Doctor insights on:
Inflammation or infection of the colon (large intestine).
Many ways: If it's not treated, u can have diarrhea, loss of fluid and electrolytes and poor nutrion. All of these deficiencies can lead to body shut down over time. In an emergent fashion, colon can become very distended (dilate) and start to die (toxic mega colon). This release toxins into ur system causung body to shut down. This is an emergency and needs surgery to survive. ...Read more
Inflammation or infection of the colon (large intestine).
Mystery upper left abdominal pain for four years. Gallbladder removed, endless dr visits and no diagnosis. Diverticulitis, colitis, gallbladder rem.
Too complex: This is too complex and too long of a problem to be able to cover in this setting. See your doctor/surgeon. ...Read more
Colonoscopy: Colitis is an inflammation of the lower bowel. A direct visualization of the tissue lining the bowel is the most precise way to make the diagnosis. The patient is sedated and a colonoscope is inserted into the lower bowel to examine the tissue. A biopsy may be done during the procedure. ...Read more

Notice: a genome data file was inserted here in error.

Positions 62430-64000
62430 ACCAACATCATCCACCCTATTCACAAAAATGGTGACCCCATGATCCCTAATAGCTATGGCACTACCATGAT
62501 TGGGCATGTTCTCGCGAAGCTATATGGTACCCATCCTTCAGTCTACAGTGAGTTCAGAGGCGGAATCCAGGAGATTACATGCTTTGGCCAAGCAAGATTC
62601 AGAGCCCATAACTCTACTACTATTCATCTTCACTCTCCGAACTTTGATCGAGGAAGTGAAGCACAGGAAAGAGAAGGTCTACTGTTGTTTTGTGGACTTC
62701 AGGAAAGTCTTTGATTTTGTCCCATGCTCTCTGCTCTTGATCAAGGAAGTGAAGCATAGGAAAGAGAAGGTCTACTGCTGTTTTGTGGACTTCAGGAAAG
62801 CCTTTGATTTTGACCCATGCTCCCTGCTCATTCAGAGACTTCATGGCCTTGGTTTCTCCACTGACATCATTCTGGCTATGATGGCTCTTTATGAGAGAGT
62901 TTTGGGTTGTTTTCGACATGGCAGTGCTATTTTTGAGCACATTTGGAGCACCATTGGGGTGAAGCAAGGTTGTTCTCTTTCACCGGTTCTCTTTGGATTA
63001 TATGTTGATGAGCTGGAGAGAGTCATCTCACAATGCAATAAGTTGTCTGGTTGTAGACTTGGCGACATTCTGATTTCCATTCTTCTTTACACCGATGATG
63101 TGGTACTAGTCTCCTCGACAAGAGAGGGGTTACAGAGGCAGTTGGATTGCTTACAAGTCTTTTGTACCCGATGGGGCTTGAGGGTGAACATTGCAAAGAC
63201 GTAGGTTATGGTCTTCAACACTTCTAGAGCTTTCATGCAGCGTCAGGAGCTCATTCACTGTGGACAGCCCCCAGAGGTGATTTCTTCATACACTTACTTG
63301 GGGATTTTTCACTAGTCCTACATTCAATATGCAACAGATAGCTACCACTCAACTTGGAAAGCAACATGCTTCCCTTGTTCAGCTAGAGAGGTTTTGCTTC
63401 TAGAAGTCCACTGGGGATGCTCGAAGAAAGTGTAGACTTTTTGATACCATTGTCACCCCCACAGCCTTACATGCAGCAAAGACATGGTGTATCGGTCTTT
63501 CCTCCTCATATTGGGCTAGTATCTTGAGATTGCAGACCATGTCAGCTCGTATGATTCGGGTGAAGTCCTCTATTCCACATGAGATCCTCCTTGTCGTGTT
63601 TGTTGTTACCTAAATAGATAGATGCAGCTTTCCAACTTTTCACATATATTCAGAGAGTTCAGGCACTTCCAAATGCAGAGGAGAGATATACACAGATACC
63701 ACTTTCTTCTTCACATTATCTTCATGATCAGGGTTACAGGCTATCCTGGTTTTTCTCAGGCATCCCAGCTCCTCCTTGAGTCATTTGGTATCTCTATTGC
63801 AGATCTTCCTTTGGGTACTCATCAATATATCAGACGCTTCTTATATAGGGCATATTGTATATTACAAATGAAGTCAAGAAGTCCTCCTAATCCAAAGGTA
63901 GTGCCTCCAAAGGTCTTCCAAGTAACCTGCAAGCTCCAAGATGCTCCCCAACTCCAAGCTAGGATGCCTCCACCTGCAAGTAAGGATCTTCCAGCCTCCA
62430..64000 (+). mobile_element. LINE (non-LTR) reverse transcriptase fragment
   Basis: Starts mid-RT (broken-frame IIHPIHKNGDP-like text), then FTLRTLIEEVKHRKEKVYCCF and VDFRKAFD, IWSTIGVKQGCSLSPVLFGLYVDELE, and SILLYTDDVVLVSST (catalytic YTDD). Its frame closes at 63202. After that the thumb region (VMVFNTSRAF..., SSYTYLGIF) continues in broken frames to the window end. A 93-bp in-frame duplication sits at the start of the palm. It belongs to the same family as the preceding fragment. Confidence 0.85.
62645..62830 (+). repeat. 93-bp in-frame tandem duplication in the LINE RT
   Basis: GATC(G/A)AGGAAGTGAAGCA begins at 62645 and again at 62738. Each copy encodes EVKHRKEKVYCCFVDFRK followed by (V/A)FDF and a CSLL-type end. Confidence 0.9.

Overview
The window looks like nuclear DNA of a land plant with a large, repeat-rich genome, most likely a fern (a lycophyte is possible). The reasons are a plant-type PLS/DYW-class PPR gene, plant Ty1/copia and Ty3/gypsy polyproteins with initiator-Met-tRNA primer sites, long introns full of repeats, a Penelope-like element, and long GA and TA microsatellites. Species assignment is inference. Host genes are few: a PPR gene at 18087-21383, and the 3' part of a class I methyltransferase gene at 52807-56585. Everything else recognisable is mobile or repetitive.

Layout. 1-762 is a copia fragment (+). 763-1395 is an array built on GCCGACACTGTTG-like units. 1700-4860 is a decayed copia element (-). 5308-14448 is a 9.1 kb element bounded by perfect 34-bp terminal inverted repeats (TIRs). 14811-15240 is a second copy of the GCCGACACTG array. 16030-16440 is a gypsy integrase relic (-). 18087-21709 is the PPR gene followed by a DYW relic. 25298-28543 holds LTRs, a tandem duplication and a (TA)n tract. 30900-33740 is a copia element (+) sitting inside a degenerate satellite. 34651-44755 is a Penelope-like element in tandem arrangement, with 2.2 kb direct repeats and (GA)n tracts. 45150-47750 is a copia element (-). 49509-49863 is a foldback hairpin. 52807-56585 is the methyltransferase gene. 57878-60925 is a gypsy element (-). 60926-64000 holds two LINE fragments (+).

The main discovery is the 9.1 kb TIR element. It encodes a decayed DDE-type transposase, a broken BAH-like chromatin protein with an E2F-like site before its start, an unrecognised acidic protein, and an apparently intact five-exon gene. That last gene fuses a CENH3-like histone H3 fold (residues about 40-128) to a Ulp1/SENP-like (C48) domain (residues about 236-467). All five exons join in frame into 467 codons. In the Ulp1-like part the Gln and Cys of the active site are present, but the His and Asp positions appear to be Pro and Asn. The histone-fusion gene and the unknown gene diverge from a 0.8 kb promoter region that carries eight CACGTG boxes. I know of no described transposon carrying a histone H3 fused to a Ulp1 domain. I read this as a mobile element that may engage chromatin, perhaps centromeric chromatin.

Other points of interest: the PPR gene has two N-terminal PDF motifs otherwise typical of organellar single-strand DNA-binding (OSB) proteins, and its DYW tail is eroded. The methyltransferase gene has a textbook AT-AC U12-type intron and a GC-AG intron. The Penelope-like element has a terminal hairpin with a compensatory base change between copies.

Ulcerative colitis: Ulcerative colitis can be relatively easy to diagnose because it normally affects only the colon and rectum and usually causes an obvious change in daily bowel habits, such as frequent stools containing blood or mucus. Your doctor will conduct a medical history and physical exam before doing other tests. ...Read more
Could granular mucosa of the terminal illeum always mean chrones/colitis or can it mean something else?
I have ulcerative colitis and chronic non-specific duodenitis. But my doc. Treats me only for UC and not for duodenitis. Any specific reason for it??
Ask your doctor: Particularly if with symptoms from the duodenitis, be sure to ask your gastroenterologist since it is unclear whether or not you should be treated and depends on current medications, actual pathology from endoscopic biopsies, etc.. ...Read more